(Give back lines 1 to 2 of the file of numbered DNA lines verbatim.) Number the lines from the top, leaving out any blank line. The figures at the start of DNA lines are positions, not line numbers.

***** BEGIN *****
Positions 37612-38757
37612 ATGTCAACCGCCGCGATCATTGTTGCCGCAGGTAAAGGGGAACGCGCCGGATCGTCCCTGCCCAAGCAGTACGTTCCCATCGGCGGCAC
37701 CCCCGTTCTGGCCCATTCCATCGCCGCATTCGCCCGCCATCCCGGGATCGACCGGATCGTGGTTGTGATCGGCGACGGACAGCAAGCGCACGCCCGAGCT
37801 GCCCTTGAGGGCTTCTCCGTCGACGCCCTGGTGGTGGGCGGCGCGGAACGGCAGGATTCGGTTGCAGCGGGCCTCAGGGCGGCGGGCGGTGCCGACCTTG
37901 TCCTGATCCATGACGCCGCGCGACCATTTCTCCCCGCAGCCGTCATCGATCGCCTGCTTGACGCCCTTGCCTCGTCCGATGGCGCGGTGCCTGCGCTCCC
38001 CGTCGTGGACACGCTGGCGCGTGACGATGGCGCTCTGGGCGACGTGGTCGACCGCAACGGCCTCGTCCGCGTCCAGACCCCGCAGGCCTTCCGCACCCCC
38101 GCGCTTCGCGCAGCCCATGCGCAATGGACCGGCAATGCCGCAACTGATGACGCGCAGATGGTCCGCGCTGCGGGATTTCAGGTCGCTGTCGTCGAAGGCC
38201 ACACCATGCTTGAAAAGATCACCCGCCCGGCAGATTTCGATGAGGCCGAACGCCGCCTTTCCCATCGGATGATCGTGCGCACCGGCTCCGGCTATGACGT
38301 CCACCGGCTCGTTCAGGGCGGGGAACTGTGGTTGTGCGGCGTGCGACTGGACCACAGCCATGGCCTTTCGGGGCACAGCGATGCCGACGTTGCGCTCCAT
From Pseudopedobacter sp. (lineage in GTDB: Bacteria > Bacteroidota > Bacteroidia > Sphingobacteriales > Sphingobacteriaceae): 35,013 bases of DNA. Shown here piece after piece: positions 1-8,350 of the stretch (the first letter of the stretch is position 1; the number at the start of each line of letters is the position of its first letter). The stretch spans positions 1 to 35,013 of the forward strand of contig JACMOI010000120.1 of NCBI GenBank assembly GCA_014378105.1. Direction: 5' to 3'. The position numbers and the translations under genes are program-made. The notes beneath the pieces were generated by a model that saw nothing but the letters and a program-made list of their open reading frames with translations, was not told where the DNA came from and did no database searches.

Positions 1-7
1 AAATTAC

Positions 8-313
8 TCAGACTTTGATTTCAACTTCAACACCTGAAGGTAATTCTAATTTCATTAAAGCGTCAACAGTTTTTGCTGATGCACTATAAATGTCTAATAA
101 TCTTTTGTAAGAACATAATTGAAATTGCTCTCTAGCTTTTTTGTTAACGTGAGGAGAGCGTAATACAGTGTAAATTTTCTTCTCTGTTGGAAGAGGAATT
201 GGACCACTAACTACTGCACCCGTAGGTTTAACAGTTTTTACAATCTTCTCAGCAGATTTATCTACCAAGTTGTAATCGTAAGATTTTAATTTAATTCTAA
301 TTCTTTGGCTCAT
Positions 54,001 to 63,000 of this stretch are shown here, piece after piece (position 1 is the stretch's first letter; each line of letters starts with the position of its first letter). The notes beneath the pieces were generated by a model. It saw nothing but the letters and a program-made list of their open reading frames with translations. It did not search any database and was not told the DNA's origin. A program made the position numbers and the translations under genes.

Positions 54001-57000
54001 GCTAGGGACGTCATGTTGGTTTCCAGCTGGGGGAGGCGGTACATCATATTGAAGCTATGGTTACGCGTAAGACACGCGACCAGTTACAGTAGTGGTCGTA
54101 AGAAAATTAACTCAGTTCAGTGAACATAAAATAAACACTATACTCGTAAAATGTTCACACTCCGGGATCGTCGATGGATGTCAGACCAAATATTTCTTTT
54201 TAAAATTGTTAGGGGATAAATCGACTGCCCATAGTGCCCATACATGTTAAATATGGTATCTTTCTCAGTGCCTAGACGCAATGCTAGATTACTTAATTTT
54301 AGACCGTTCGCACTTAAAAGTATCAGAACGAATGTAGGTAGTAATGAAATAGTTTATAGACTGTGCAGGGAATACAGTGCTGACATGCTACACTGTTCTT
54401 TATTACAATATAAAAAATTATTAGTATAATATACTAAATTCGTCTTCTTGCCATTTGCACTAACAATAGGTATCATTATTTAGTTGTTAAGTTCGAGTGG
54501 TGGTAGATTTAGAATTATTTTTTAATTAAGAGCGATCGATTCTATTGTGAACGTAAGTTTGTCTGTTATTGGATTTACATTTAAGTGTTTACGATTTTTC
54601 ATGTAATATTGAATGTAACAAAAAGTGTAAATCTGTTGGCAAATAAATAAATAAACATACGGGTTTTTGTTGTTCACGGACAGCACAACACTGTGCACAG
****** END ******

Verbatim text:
Positions 37612-38757
37612 ATGTCAACCGCCGCGATCATTGTTGCCGCAGGTAAAGGGGAACGCGCCGGATCGTCCCTGCCCAAGCAGTACGTTCCCATCGGCGGCAC